While many of Sunday’s Grammy Awards went to deserving artists — Childish Gambino took home an award for “Redbone,” and Kendrick Lamar won four of his seven nominations — the glitzy night was not without snubs. One of the biggest disappointments? SZA, this year’s most-nominated woman, lost all five of her Grammy nominations.
SZA’s Ctrl is one of the most honest and gritty albums of the past year. At a time when female celebrities are sparking a revolution against sexual assault and inequality, Ctrl handles issues like love scorned and insecurity. She discusses reality through a fresh, unfiltered lens and avoids singing about niche topics like glamour and celebrity.
At Sunday’s Grammys, the Weeknd’s Starboy took home the Grammy for Best Urban Contemporary Album. Starboy was successful; the Weeknd is a powerhouse artist in tune with what his listeners want. Yet the album lacks songs about visceral, universal problems. It solely focuses upon his personal evolution as an artist — an isolating choice.
It’s worth noting that while SZA was nominated for five awards — three for songs on Ctrl, Best Urban Contemporary Album and Best New Artist — the Weeknd’s Urban Contemporary win was also his only nomination. Every aspect of Ctrl was commendable, clearly deserving of its multiple nominations by the Recording Academy. Starboy received one hasty nomination and yet was deemed the “best.”
Deliberately absent from Ctrl are any romantic ballads about the perfect relationship or sweet serenades of baseless optimism. Replacing these tired themes are tracks telling of dull days, jealousy and self-doubt. “Broken Clocks” is about feeling meaningless and being bored with mundane life. It’s a song about escaping negativity, conveying its theme through full, resonant beats and passionate vocals. “Drew Barrymore” talks about binge watching Netflix’s “Narcos,” eating tacos and being jealous of her ex’s new girlfriend.
With influential lyrics, immortal R&B beats and sweeping harmonies, SZA engages with her listeners by illustrating that her life is like ours. She is a real person who relates to real problems. SZA not only accomplishes this significant feat — she manages it flawlessly, culminating in one of the year’s best albums.
Best New Artist went to Alessia Cara, who took to Instagram yesterday with a heartfelt post defending her win. Her defense of her music as powerful and the product of hard work is respectable. The issue with Cara’s win is that she is not a new artist. She shouldn’t have been nominated in the first place.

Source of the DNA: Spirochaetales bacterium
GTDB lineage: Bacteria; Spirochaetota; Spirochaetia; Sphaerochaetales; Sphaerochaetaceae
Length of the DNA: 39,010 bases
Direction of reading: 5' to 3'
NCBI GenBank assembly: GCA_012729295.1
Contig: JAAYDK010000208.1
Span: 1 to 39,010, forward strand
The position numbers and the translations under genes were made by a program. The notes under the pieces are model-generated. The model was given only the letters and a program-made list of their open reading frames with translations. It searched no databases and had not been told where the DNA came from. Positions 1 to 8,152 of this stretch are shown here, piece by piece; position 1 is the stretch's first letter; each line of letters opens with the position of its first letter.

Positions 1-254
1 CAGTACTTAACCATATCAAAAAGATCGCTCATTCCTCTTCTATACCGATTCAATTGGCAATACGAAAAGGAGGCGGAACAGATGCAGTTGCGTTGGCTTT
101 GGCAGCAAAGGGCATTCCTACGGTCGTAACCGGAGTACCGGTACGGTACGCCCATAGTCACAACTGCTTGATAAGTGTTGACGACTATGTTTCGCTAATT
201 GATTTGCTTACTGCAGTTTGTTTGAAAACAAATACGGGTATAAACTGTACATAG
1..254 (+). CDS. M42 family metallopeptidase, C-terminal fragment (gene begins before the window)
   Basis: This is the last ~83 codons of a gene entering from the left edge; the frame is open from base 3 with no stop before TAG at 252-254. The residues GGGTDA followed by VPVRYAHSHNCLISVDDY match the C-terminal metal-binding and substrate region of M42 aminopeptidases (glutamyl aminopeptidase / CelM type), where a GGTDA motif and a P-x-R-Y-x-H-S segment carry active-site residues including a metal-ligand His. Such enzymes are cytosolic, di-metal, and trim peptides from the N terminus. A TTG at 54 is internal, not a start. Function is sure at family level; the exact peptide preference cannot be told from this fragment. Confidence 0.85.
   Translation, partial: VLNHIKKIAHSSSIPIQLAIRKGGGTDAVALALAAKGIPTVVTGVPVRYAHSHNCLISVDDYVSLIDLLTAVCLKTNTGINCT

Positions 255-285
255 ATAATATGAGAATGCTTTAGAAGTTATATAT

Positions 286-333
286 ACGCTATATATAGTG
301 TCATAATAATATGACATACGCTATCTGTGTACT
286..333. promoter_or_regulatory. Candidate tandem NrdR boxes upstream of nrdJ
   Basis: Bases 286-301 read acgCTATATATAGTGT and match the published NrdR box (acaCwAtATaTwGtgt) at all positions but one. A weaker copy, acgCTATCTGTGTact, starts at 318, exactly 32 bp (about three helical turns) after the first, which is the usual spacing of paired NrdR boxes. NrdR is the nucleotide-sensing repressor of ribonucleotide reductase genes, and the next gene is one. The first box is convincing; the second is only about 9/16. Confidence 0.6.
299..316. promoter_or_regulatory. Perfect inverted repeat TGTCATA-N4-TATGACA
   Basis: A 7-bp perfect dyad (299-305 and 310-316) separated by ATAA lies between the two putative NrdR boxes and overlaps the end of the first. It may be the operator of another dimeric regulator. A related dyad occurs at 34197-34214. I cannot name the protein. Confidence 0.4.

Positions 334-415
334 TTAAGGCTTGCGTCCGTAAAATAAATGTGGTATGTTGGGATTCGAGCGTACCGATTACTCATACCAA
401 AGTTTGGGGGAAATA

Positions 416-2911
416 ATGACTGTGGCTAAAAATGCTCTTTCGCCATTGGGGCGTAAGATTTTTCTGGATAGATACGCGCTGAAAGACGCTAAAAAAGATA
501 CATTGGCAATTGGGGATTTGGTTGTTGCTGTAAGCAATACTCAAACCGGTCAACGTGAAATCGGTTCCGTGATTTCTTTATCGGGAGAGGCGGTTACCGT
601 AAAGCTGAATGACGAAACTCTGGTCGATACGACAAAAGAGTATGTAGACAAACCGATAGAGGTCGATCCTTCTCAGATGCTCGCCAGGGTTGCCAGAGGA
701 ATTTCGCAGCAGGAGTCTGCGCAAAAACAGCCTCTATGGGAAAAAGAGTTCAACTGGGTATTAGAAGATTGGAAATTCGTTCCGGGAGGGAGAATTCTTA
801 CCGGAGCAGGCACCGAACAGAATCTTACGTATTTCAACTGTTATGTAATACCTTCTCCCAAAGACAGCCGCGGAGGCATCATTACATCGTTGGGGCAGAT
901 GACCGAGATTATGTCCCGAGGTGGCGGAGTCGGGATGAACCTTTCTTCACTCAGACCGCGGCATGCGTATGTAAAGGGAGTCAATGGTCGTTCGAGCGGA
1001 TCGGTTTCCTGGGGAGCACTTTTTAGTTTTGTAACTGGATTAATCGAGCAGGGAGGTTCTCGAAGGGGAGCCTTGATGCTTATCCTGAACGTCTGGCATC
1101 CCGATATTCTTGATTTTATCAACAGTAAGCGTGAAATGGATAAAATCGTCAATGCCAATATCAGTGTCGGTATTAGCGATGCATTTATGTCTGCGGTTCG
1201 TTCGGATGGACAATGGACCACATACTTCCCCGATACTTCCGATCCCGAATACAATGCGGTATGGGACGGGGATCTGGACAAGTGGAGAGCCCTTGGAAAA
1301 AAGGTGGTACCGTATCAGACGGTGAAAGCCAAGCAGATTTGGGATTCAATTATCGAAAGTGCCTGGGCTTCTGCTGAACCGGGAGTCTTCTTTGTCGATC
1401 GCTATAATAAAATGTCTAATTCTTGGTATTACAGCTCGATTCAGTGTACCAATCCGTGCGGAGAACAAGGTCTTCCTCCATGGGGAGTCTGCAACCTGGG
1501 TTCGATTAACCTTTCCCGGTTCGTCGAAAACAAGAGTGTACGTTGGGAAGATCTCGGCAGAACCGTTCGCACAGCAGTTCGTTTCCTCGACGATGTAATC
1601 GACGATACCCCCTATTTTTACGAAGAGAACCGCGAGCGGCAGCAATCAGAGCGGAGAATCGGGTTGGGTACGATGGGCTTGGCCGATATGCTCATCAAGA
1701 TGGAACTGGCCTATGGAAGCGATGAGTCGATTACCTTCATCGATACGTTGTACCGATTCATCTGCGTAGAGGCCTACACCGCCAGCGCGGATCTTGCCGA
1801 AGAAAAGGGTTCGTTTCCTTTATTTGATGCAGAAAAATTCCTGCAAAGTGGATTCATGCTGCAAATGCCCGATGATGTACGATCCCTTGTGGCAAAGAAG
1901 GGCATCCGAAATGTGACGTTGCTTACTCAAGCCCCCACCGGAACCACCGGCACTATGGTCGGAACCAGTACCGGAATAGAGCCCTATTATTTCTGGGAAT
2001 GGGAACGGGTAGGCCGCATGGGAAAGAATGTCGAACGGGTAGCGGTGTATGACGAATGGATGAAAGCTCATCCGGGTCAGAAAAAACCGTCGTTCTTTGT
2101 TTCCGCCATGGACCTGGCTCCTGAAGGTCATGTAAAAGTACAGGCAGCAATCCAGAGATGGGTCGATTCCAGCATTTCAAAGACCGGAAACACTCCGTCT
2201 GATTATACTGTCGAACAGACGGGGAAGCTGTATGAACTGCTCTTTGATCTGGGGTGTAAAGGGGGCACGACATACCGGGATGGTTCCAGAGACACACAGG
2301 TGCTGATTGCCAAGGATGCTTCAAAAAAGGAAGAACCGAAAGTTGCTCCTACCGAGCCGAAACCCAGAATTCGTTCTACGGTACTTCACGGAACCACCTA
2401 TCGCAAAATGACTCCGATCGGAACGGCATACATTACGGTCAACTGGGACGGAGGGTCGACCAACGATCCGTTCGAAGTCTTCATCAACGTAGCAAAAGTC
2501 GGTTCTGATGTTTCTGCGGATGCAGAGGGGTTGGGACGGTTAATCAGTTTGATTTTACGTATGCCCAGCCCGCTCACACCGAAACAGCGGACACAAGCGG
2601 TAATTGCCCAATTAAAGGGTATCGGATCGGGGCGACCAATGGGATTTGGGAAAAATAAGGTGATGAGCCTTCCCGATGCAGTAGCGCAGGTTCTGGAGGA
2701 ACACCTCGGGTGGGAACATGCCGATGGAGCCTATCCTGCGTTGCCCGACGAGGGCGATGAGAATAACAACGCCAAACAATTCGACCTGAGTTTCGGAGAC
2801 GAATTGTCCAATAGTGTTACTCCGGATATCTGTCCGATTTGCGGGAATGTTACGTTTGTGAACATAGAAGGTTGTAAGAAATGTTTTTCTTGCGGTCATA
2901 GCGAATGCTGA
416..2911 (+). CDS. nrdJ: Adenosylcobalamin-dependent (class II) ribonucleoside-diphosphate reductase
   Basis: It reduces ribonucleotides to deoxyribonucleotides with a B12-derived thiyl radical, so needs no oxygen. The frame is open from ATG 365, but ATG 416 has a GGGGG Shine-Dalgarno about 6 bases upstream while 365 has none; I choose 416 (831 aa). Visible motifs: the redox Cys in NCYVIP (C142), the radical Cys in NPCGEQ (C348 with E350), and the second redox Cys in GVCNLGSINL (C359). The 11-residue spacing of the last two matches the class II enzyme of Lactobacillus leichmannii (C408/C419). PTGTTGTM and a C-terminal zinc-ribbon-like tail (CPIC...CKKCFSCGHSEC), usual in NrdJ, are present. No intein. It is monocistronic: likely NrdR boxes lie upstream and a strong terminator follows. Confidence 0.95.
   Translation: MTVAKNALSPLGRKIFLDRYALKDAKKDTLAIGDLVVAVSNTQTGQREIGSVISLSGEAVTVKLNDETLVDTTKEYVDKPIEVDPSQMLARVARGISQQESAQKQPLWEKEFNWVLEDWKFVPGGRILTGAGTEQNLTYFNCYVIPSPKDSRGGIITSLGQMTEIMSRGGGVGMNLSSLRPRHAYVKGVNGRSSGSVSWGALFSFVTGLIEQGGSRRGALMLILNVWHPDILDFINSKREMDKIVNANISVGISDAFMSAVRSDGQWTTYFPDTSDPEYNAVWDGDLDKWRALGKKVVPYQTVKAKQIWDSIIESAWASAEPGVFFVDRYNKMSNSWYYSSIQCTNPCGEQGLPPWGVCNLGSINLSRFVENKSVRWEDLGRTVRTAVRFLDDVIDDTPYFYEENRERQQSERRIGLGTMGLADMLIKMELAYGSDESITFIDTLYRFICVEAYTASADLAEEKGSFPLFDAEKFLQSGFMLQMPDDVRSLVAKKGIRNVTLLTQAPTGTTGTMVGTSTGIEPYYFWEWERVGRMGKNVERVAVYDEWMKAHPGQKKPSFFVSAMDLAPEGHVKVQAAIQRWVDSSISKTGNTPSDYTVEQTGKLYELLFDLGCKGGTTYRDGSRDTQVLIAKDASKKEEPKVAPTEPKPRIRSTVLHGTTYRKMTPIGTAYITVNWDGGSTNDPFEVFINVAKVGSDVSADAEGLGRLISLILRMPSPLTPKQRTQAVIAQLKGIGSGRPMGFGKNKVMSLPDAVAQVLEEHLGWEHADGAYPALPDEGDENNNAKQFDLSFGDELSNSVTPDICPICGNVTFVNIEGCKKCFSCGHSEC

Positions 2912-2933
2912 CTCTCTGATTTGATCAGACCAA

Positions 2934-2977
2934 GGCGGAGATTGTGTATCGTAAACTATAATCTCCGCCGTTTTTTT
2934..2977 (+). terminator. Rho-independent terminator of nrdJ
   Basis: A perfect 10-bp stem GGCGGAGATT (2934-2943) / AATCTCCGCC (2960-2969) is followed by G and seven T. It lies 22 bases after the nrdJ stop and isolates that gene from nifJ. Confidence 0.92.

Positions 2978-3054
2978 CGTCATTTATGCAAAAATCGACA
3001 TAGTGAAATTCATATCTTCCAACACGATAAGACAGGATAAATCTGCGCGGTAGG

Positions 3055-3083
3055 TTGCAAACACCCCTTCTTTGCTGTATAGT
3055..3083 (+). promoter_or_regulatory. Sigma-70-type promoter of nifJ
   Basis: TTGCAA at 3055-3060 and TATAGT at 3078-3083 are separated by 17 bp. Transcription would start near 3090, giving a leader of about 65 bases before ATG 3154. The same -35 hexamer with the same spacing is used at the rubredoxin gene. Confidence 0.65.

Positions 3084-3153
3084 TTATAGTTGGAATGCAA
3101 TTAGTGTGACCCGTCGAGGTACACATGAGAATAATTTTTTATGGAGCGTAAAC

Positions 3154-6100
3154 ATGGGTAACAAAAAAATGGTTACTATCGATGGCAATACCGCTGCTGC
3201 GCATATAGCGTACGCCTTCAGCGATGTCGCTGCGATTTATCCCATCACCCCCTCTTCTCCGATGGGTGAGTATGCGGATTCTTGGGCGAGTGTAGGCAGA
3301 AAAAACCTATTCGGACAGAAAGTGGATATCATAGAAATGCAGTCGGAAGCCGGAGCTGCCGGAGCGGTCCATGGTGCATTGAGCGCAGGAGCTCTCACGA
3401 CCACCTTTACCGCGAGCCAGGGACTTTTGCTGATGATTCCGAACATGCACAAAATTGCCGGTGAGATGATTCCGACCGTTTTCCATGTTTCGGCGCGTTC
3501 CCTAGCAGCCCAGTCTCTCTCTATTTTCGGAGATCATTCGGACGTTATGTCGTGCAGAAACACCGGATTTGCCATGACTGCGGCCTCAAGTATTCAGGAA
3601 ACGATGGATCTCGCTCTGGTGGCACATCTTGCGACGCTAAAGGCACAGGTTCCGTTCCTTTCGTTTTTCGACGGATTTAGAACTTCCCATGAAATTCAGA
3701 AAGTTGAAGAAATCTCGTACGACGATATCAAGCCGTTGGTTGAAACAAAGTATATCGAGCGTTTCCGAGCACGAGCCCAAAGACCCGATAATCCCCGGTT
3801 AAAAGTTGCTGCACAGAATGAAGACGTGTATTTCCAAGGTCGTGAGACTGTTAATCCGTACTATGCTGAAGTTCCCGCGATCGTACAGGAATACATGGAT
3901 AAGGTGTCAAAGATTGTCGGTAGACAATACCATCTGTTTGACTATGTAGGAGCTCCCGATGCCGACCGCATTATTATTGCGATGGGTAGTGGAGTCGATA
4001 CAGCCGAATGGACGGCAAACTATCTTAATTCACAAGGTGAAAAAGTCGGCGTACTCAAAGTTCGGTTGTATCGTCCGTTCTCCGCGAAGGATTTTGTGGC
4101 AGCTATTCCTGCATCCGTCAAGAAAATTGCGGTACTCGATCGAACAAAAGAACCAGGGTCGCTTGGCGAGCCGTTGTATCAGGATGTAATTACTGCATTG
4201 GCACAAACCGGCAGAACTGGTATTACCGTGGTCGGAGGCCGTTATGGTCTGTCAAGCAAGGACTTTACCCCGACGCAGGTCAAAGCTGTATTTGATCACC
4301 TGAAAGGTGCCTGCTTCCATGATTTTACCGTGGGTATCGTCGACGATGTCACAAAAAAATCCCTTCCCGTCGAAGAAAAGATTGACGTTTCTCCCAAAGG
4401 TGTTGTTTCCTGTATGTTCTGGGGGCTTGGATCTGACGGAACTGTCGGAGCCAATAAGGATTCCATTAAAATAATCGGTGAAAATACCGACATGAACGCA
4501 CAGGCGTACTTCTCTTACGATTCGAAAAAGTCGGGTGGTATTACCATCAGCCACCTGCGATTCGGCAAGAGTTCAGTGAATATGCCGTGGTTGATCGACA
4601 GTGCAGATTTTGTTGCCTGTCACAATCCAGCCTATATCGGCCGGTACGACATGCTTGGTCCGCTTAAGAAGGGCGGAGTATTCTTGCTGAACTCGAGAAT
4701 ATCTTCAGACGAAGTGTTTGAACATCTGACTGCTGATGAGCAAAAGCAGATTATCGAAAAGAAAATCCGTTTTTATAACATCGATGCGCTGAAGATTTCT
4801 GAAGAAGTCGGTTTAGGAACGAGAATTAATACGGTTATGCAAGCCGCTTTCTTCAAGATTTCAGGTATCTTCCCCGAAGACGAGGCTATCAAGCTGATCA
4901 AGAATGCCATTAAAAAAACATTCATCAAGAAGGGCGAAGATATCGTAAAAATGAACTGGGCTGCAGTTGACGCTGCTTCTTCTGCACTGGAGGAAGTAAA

Cara has been on the rise since the release of her debut album in 2015; she was snubbed for a 2017 nomination for Best New Artist. SZA is an artist who debuted last June and whose new tracks surprised the music community, with her first album already inciting comparisons to legends like Beyoncé and Rihanna.
SZA was also nominated for Best R&B Performance, losing out to “That’s What I Like” by Bruno Mars. While Mars’ hit is fluid and catchy, it clearly belonged in the category of pop. And how many more songs about clubbing, champagne and exciting sex will win awards against songs that pioneer for important cultural and personal issues?
“Supermodel” was possibly the best song of the year. Not only is the song a melodic collection of rap and singing with SZA’s smooth, breathy vocals glazing the track, but its message is crucial. In the song’s chorus, she sings “I don’t see myself / Why I can’t stay alone just by myself? / Wish I was comfortable just with myself / But I need you.” These lyrics, which blend together in a polyrhythmic flow, strike at universal fears of inadequacy and unhealthy desires for approval from romantic partners.
We’ve seen many artists take on body image and insecurity with banal, peppy tracks about how we’re perfect just the way we are. The problem here is that people who don’t believe they are perfect are reasonably frustrated by upbeat, skinny, beautiful artists telling them to love themselves. It’s not that easy.
What SZA does is powerful, vulnerable and relatable. In this song, and in this album, she shares that she, too, has stayed in troubled relationships to make herself feel valuable. SZA crusades for the average woman. Instead of trying to fix the issues with simple encouragement, she creates a community around the idea that people who sometimes feel underappreciated and needy are not alone.
SZA ultimately deserved at least one, if not all, of the five awards for which she was nominated Sunday. Her voice is unique — both in tone and message. From the struggles and topics she champions to the fervent, undisguised manner in which she discusses them, her music warrants acknowledgement. She upholds a new standard for the music industry — one in which rawness is valued over superficiality, where unpredictability and ingenuity challenge overused pop beats.
At least we know only great things will come from SZA, which promises that when she’s nominated in the future, she’ll ultimately receive the awards she deserves.